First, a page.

First published in Gulf News. The print erroneously carried someone else’s byline for this piece but I have learnt that Gulf News will issue an official correction for that in the ‘Matter of Fact’ section.
Life can be likened to a vast, dangerous sea, full of undiscovered treasures as well as deadly beings lurking within the murkiness. It is largely a mystery but those who know how to swim against the tide are the ones who can successfully conquer the raging waters. Sometimes we find ourselves immersed almost to the point of suffocation in the treacherous sea of life, not knowing how to manoeuvre ourselves to the shore. And if one is prone to making mistakes like this writer is, such moments occur far too frequently.
This miserable situation when everything seems to go wrong might have been brought about by an argument with the significant other, a rebellious child (or worse, you might be the rebellious teen yourself), or it might be the much- dreaded dagger of that ugly phenomenon — work politics. Whatever the reason, I am sure you’ve been through moments when you earnestly wish the world would come to an end. And if you’re going through one of those moments right now, read on.
I was 12, going on 13 and the school day had been a complete nightmare. The morning had begun with a failed audition for some talent contest, after which the most popular girl in class did not invite me to her birthday while just about everyone else received an invite.
As though things couldn’t get any worse, later in the day the Maths teacher chose to share my carefully drawn doodles (in place of ghastly trigonometry problems) with all the students by holding up my Maths book for the whole class to see. And then as we left after the bell mercifully rang, the boys made a crack that I had put on weight.
To my twelve-year-old self, these were earth-shattering. When I returned home, I found, contrary to the usual, that Dad was at home, sitting and reading the paper on his favourite armchair. Almost immediately I leapt into his warm embrace and launched into a tirade about everything that had happened. Dad listened as I spoke uninterrupted, and just when I thought I would burst into tears, he held my hands in his and said a few words which I remember to this day.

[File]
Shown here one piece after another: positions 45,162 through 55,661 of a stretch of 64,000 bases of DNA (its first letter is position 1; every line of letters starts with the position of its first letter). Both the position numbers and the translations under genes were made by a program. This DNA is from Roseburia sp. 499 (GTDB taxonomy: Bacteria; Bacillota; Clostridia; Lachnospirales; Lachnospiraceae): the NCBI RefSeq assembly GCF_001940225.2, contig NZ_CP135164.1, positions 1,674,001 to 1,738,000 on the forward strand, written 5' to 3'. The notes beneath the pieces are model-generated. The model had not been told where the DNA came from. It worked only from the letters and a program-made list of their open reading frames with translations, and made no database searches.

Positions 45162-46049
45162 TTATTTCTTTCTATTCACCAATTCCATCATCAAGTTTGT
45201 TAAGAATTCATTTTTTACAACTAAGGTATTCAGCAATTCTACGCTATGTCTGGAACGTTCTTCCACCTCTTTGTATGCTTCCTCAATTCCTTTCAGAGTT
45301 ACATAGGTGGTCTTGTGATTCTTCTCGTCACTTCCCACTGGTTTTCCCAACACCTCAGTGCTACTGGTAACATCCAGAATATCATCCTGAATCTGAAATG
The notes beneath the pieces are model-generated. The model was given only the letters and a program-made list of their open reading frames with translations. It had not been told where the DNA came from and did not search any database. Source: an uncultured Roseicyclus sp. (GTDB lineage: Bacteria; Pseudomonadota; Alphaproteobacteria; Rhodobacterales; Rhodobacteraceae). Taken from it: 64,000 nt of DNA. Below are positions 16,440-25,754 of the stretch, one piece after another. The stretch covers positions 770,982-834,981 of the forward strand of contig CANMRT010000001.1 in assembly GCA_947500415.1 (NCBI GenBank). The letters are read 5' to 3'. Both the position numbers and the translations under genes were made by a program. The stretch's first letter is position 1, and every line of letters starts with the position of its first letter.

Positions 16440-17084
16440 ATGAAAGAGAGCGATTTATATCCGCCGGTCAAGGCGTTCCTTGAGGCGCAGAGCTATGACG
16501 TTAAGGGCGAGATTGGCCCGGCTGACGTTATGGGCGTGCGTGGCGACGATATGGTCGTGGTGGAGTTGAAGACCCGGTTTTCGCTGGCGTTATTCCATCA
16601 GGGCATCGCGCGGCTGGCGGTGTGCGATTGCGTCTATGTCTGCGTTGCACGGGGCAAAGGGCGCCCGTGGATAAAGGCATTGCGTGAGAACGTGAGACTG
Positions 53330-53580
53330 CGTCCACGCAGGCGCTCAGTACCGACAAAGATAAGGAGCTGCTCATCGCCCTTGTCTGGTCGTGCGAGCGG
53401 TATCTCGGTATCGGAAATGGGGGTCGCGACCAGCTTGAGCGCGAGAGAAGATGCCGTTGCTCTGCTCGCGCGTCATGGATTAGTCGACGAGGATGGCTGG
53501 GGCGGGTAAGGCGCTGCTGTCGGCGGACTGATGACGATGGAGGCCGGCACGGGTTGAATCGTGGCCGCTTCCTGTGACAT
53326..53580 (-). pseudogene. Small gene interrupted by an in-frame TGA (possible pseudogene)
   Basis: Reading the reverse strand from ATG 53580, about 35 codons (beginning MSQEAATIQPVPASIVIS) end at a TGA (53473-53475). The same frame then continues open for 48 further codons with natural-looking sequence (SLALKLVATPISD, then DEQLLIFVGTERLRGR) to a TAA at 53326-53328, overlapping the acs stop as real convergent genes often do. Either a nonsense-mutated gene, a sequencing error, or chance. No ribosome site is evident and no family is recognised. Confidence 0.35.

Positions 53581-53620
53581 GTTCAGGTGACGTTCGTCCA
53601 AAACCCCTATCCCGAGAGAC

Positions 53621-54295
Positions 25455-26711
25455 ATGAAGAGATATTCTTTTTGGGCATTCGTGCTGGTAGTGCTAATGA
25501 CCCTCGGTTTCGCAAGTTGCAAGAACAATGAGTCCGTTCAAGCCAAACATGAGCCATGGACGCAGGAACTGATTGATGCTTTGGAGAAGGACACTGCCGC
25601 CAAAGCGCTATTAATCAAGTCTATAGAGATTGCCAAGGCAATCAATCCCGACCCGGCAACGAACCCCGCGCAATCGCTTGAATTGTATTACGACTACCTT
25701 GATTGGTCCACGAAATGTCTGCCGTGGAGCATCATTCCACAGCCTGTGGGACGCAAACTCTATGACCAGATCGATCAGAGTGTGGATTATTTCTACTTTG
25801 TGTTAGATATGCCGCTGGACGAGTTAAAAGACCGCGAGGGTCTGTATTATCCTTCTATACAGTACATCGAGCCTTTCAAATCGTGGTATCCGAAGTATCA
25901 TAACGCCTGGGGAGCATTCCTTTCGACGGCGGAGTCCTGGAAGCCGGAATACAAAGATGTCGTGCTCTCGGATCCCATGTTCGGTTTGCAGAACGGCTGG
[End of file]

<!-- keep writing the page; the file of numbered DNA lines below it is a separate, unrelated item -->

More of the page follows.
Making a point
“Darling, in the grand scheme of things, how does it matter? Say, some day, you’re an adult, with kids of your own. Would some silly birthday party be significant at all?” The onset of the waterworks was indefinitely deferred as the brow furrowed and the mind began to absorb the wisdom in his words. He certainly had a point, didn’t he, I thought to myself. Gradually he cajoled me out of my blue funk and before I knew it, I was happily tucking into Mum’s painstakingly prepared lunch (which I had of course sworn not to touch).
Years later, I find that Dad’s words still have incredible depth and power in them. Invariably, I stumble and fall, and say and do things I dearly wish I didn’t, and much to my chagrin, the world does not come to an end.
The earth continues to revolve upon its axis even when people disillusion me in ways I didn’t think possible. In times like those, I think to myself — 10 or 20 years later, would I even remember this? Is this what I’d think about when I’m breathing my last? Is it important at all? And then I breathe easy. I can’t help but think of the man who, in the grand scheme of things, has been a really wonderful dad.